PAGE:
Diagnostic uncertainty and mixed cases

WHO's tachypnoea-based diagnostic criteria correctly predicted pneumonia in little more than 1 in 3 cases and had no predictive value for asthma. Auscultation-based criteria offered a significant improvement with best positive and negative predictive values around 80% for both asthma and pneumonia (table 4). This is an improvement but it is still far from perfect. Given the clinical and radiological overlaps between asthma and pneumonia, cases of diagnostic confusion will exist even under the best circumstances. We found that 18% of cases did not fit into either of the two main diagnostic categories. They were classified as ‘mixed’.

Predicting death or deterioration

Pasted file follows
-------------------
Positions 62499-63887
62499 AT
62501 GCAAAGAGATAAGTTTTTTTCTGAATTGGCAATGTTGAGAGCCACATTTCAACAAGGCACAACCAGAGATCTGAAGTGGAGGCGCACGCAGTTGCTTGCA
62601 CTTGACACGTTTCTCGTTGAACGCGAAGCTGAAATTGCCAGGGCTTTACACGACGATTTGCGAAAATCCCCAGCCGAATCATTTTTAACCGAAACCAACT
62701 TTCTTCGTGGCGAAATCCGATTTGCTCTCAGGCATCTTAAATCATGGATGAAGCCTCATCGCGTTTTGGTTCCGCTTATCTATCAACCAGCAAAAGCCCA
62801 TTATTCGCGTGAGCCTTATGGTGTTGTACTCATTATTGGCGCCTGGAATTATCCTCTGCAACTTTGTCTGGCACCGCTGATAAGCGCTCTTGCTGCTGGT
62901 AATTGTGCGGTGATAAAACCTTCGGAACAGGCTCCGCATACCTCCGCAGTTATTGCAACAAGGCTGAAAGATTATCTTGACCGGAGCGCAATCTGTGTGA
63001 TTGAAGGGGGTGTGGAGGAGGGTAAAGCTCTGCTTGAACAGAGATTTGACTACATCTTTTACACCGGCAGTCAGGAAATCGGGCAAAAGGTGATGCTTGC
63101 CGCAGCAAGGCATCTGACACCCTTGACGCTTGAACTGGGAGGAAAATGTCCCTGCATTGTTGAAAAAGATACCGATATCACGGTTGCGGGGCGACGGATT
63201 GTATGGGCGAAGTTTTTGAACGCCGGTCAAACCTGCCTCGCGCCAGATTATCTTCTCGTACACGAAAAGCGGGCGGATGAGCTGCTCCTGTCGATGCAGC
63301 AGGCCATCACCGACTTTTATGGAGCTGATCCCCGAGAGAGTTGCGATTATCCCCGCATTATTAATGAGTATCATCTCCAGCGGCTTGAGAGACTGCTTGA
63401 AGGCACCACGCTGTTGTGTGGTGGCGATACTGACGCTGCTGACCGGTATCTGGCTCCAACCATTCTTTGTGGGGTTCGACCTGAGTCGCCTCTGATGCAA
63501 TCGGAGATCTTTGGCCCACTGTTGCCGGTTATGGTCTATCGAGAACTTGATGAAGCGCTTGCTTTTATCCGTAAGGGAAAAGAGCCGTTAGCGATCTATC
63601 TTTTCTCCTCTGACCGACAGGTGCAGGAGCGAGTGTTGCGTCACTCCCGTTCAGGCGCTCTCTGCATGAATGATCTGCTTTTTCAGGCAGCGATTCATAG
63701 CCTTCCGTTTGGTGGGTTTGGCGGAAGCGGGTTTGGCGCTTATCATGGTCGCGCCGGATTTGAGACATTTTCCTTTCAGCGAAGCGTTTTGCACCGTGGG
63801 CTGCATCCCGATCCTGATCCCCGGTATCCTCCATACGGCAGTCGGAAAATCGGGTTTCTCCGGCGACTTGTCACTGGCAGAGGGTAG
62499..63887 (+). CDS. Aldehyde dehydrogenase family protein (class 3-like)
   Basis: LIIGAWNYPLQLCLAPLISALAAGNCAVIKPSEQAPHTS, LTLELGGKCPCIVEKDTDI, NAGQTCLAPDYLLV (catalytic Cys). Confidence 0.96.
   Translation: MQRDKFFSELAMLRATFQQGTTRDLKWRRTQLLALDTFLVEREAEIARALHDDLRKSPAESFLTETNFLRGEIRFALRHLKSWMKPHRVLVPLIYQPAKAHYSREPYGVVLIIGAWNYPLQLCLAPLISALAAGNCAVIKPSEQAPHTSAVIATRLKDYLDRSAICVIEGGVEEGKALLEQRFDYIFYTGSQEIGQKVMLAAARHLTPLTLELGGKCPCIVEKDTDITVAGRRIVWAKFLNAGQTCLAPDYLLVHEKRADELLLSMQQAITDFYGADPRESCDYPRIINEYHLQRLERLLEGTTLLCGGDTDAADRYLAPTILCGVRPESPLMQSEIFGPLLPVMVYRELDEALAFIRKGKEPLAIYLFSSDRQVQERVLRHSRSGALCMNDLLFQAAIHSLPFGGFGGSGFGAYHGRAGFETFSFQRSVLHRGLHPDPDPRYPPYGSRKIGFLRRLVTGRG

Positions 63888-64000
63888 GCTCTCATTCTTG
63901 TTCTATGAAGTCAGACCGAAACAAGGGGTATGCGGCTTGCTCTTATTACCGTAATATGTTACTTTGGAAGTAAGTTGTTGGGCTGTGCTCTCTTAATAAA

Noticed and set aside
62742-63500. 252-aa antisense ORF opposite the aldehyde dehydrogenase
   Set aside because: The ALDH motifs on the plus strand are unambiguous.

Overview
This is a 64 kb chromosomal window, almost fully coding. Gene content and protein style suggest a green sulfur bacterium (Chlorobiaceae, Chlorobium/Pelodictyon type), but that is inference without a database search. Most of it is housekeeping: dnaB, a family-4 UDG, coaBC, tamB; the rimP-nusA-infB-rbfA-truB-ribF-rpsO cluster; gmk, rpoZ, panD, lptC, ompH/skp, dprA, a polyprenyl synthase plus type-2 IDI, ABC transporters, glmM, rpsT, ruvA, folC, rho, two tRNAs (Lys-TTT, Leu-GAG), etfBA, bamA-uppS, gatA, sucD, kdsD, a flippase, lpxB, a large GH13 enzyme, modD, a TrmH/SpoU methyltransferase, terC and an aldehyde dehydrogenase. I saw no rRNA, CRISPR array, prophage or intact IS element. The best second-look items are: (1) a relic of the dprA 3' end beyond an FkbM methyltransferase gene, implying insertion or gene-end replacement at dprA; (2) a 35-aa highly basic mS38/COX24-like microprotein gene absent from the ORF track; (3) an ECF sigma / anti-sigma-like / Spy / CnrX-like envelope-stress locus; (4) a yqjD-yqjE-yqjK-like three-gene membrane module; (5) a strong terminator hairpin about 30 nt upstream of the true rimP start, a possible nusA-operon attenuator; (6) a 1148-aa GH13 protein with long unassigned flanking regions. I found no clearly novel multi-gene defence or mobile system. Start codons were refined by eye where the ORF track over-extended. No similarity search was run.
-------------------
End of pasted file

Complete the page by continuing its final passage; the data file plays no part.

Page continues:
All eight children that died were classified as severe or very severe using WHO criteria (three pneumonia, five mixed). There were no deaths in the wheezy disease group. At day 4 review, a further 12 children were considered to have deteriorated (8 pneumonia, 3 wheezy, 1 mixed). Although the WHO's severity criteria, developed in the 1980s,26 are still relevant, we found that the AVPU score (table 2) was easier to define and standardise than the WHO's use of ‘lethargy or poor feeding’. The most sensitive screen for risk of death was the conscious level score (table 4). Tachypnoea (>66/min), tachycardia (>166/min) and malnutrition (weight for age z score >−3) were the best combined predictors of death or deterioration (figure 3). Combinations of these clinical measures provide good screening criteria for the sickest children with sensitivities around 80% and negative predictive powers greater than 95% (table 4).